Readers of Amy Bloom’s riotous new novel, Lucky Us, might want to pack a few snacks and buckle their seatbelts for this highly entertaining ride, which kicks off when half-sisters Eva and Iris hightail it from small-town Ohio to pursue their dreams in Hollywood.
Rebecca Makkai’s The Hundred-Year House is an appealing mixture: part archival mystery, part ghost story, part historical novel, starring a house with as much personality as Manderley or Hill House. Told in reverse chronology, it unfolds as a kind of bookish scavenger hunt, uncovering clues and putting pieces of the fictional puzzle in place.
Slava Gelman has it made in Boris Fishman’s debut, The Replacement Life. With a junior staff position at a prestigious literary magazine, a Manhattan apartment and an assimilated American girlfriend, he’s more than just miles away from his childhood in Minsk or the Russian enclave in Brooklyn where the rest of his family lives. But when Slava is woken by an early morning phone call from his mother, his carefully constructed life threatens to come crashing down around him.
At the age of 2, Laura Bridgman lost four of her five senses to illness. Several years later, she was taken to the Perkins Institute in Boston where, under the tutelage and guidance of Samuel Ridley Howe she not only learned how to communicate, but became one of the 19th century’s most notable women. Yet few people know about her today. Kimberly Elkins’ stunning debut, What Is Visible, promises to change all that.
BookPage Fiction Top Pick, June 2014
The best historical fiction offers readers a new look at a well-known subject, or illuminates an episode or individual that has been lost to history. Playwright Kimberly Elkins achieves the latter in What Is Visible, a strikingly original debut novel about Laura Bridgman, the first deaf and blind person to communicate through finger spelling.
In a world where writers are eternally reminded to “write what you know,” debut novels are often thinly veiled memoirs, or at least tentatively tied to the author’s own experience through location or life experience. Not so for screenwriter Laline Paull, whose ambitious first novel, The Bees, doesn’t feature a single human character—and it’s set in the labyrinthine world of the hive.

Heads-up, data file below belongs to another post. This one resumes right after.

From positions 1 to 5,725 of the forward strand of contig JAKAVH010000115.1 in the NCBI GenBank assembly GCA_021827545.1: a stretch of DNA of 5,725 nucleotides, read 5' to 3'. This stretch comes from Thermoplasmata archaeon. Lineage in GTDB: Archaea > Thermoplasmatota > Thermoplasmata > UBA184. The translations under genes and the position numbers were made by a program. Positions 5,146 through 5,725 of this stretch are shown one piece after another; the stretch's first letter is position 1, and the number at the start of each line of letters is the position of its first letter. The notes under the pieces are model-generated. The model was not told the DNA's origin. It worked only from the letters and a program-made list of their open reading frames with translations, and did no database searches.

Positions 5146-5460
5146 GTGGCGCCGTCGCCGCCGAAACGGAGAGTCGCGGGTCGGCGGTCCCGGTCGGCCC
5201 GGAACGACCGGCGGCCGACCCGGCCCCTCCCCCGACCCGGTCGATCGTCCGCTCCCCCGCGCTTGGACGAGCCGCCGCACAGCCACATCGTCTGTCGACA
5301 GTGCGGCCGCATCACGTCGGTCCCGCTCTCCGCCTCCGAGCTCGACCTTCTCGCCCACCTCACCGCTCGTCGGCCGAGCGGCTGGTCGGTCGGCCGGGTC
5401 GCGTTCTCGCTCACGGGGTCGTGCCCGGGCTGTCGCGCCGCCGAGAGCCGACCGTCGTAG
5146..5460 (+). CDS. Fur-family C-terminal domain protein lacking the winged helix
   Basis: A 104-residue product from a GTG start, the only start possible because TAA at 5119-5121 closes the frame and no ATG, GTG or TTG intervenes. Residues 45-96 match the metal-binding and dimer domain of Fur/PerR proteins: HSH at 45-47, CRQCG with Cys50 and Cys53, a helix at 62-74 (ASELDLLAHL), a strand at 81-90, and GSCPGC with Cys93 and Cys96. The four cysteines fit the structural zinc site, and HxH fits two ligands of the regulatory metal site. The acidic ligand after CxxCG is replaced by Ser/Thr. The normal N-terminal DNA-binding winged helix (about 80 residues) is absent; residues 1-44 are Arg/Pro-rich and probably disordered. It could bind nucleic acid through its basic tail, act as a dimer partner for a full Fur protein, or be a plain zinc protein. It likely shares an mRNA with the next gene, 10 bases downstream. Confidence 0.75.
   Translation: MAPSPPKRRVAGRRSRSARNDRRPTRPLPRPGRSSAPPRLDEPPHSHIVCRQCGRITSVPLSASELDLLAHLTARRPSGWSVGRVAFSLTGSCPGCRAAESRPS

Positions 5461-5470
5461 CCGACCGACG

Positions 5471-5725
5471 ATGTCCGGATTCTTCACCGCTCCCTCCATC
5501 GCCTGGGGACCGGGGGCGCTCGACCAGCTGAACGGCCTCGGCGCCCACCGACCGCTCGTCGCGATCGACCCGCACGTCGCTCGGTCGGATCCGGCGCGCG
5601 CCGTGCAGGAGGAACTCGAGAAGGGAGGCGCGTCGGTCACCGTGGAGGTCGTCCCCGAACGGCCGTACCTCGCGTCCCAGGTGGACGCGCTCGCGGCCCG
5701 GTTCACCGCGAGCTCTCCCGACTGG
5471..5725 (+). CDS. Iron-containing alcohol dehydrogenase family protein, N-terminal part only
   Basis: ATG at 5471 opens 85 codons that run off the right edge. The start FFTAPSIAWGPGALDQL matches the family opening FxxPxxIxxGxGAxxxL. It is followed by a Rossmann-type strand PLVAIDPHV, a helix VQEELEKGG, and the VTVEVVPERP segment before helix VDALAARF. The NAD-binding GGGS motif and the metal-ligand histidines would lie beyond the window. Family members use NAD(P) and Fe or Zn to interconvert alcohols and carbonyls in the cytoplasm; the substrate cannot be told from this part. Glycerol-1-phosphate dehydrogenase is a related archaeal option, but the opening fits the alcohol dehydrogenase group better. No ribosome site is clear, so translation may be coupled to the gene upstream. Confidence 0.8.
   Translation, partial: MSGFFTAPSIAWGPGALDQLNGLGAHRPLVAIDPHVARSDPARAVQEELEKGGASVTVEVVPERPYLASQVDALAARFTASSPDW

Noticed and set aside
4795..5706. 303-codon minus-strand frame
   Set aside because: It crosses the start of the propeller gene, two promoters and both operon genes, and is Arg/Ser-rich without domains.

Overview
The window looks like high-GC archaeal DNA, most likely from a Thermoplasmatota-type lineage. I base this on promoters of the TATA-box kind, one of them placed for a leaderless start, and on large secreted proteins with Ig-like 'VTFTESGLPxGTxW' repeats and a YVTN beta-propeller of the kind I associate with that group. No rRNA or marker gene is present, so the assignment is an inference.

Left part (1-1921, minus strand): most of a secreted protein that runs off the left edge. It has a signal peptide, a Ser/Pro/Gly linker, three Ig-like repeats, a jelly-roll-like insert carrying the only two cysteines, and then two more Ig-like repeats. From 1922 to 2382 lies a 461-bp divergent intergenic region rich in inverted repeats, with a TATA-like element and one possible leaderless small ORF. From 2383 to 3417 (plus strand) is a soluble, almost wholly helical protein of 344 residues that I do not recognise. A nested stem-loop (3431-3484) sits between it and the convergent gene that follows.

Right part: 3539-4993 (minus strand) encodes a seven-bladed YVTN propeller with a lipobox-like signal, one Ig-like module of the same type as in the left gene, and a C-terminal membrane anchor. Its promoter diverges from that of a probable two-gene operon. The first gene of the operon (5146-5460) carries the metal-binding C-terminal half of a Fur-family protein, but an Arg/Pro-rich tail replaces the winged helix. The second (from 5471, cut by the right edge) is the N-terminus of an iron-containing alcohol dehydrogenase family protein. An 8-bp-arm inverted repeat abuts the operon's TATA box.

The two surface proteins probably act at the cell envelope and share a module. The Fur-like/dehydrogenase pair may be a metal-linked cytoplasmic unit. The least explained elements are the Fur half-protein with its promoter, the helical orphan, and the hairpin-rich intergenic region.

A beehive is a place of order, control, maybe even oppression. In Laline Paull’s debut novel, The Bees, Flora 717 is a sterile worker bee from the lowest caste of an orchard hive. Like her sisters, she is bound by the motto to accept, obey and serve. But during a period of famine and environmental crisis, Flora is asked to take on new tasks: first, feeding the newborns in the hive’s nursery and then becoming a forager, flying freely in search of pollen and nectar. Her size and strength make her a formidable worker, and she proves to be a quick learner.
Joshua Ferris, who previously examined the culture of the contemporary workplace (Then We Came to the End) and family life (The Unnamed) turns his attention to social media in To Rise Again at a Decent Hour. At first, the novel seems to be a satiric look at the way Facebook and Twitter could be used to hijack a person’s identity. But as the main character heads toward an existential crisis, it is clear that Ferris is also exploring how technology both connects us and reinforces our isolation.
Australian-born author Evie Wyld’s novels ask tough questions without seeking easy answers. In her debut, After the Fire, a Still Small Voice, she explored the impact of World War II and the Vietnam War on a single Australian family. Her new book, All the Birds, Singing, follows Jake Whyte, a young Australian woman living on a remote sheep farm on an island off the coast of England. When someone—or something—attacks her sheep, Jake is plunged into paranoia, brought on in part by her isolation, but also because of the secrets she carries about her childhood.
Is there anyone who hasn’t wondered which actions and incidents most gave shape to their lives? In Tessa Hadley’s Clever Girl, Stella is the author of her own life, recounting her story in a series of gracefully drawn but honestly expressed episodes starting in the 1960s and running to the present day.